WASHINGTON — The Department of Transportation on Tuesday released new guidance that allows airlines the ability to recognize emotional support dogs as pets rather than service animals, meaning carriers will be able to ban emotional support animals from their flights.
The government’s proposal also decided that when it comes to air travel, only dogs can be service animals.
The new rule defines a service animal as one “trained to do work or perform tasks for the benefit of a qualified individual with a disability, including a physical, sensory, psychiatric, intellectual, or other mental disability.” Airlines may also now limit service animals to two per passenger on any given flight.
The rule goes into effect 30 days after publication in the Federal Register.
Emotional support animals were previously included under the Air Carrier Access Act (ACAA) under the umbrella of service animals, meaning airlines could not refuse a customer with an emotional support animal, which was defined as “any animal that assists persons with disabilities by providing emotional support.”
Airlines could, however, request documentation of a mental or emotional disability requiring the passenger to fly with an emotional support animal.
Now, those guidelines have been extended to service animals. While airlines were previously only required to observe the behavior of a service animal or believe the “credible verbal assurances of an individual with a disability using the animal,” the DOT’s new rule allows airlines to complete and submit a form “attesting to the animal’s training and good behavior” ahead of the flight.
The change comes after the DOT published a Notice of Proposed Rulemaking in February, which sought to “propose a rule that would ensure passengers with disabilities can continue traveling with service animals in air transportation while also reducing the likelihood that there would be safety or health issues at the airport or onboard aircraft.”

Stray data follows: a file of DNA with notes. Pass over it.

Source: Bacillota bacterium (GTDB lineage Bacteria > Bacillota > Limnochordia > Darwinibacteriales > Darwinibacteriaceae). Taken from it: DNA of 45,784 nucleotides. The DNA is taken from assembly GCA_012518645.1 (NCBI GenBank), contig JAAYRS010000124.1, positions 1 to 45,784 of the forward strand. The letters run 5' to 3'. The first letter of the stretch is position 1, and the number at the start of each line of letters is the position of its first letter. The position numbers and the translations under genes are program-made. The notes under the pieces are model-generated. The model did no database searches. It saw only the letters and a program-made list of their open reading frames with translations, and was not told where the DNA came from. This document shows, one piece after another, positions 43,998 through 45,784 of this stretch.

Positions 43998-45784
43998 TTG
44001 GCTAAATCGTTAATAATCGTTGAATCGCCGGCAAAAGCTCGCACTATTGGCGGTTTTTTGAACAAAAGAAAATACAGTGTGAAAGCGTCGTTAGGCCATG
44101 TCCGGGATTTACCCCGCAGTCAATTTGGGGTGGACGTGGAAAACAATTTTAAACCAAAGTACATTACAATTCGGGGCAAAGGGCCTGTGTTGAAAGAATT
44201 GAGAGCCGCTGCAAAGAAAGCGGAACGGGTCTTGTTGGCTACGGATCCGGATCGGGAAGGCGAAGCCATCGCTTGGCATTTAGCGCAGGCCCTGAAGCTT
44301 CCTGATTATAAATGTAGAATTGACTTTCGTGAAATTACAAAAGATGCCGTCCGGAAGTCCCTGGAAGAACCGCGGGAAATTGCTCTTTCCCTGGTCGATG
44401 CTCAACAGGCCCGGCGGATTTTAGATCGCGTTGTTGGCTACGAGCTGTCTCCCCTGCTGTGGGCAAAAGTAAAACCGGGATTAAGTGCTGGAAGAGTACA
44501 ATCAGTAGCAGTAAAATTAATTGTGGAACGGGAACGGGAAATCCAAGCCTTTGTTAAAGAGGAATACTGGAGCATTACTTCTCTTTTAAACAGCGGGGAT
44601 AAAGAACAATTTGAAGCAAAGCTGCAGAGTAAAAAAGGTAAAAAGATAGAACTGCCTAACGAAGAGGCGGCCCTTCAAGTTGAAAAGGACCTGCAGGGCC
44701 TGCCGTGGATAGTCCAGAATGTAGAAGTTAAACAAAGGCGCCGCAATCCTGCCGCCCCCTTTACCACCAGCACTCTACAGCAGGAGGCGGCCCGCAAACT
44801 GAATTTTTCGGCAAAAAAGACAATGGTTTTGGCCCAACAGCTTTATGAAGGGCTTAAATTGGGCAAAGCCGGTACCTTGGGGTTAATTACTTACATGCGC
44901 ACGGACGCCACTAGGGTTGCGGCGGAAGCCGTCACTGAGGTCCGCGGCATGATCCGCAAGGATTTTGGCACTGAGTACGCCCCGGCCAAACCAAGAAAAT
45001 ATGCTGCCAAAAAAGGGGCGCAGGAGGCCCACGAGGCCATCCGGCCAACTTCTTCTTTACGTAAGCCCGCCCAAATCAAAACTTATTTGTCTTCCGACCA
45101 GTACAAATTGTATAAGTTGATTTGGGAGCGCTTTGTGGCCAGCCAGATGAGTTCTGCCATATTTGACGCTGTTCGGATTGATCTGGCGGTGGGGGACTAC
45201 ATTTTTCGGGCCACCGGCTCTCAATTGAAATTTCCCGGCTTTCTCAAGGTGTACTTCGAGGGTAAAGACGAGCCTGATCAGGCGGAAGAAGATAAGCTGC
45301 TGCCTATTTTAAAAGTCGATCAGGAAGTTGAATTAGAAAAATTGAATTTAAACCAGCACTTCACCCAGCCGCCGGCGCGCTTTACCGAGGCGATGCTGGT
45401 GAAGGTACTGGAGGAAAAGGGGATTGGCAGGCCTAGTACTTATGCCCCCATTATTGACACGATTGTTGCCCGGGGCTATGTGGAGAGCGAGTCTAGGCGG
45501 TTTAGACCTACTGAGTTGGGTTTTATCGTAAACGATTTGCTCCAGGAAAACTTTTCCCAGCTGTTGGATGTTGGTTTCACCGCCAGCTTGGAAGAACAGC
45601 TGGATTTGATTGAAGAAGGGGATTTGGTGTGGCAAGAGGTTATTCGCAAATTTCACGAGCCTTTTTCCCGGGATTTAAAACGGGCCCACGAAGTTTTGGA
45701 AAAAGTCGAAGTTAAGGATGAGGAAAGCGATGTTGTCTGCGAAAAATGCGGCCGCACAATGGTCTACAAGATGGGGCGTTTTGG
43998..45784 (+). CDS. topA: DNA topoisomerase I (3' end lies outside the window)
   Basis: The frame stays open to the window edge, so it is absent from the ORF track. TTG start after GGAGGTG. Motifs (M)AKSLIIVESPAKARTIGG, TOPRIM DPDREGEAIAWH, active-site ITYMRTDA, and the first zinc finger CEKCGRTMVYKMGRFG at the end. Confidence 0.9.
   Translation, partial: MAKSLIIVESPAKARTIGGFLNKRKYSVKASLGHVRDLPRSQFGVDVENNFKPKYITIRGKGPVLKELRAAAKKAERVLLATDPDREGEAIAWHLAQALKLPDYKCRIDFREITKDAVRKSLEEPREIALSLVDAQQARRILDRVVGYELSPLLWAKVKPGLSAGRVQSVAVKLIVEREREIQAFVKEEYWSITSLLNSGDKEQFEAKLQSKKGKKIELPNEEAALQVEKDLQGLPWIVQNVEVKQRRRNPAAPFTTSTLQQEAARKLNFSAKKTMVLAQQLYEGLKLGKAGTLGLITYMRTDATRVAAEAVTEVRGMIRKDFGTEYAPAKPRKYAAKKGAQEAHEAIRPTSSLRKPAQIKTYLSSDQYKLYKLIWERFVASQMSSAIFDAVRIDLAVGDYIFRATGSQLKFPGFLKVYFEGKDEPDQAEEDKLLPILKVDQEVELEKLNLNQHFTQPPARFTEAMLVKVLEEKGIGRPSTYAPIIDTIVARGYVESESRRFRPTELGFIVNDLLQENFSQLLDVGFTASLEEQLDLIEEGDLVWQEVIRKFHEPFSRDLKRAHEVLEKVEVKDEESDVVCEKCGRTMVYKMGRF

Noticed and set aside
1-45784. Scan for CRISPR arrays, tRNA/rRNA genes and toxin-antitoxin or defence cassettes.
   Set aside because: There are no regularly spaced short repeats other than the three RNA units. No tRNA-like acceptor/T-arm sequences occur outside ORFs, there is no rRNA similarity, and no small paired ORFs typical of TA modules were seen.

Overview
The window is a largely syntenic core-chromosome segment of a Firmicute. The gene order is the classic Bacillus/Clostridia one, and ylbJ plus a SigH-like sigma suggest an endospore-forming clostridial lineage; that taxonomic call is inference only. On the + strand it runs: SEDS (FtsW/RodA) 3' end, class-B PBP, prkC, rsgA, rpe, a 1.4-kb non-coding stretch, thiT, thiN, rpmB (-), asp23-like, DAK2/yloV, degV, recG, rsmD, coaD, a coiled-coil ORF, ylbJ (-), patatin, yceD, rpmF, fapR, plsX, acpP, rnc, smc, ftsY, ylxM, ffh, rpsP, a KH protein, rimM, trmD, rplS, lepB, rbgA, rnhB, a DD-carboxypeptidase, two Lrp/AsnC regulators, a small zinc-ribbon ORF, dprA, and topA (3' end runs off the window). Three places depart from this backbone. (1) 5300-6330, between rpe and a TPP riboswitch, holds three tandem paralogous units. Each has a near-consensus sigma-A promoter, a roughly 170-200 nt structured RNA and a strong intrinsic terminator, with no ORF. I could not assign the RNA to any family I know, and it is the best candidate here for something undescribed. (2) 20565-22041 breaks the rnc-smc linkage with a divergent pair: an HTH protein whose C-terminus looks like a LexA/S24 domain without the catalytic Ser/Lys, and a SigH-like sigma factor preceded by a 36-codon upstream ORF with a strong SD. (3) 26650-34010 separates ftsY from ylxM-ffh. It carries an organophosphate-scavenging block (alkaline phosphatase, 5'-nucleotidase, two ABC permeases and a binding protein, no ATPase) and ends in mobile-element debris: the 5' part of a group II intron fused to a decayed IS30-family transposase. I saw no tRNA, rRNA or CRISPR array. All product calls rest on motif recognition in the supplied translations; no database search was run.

The department received over 15,000 comments on the proposed rule — many of which were from disability rights activist organizations, airlines, airports, transportation worker associations, and animal health and training organizations.
The new rule will likely force those passengers to check their animals into the cargo hold — for a fee — or leave them at home.
But advocacy groups had the opposite reaction, saying the department’s ruling is disproportionate to the problem.
“We acknowledge that some people have misrepresented themselves and their pets as people with disabilities with service or emotional support animals. But it is rare," Curt Decker, president of the National Disability Rights Action Network, said in a statement of the proposed rule. "These proposals are a vast overreaction to an uncommon problem."
It is unclear how major airlines will respond to the latest rule, but at least two are already taking the DOT's ruling under advisement. Most already allow passengers to fly with at least one emotional support animal or pet, although the definitions and requirements for said animals differ widely based on carrier.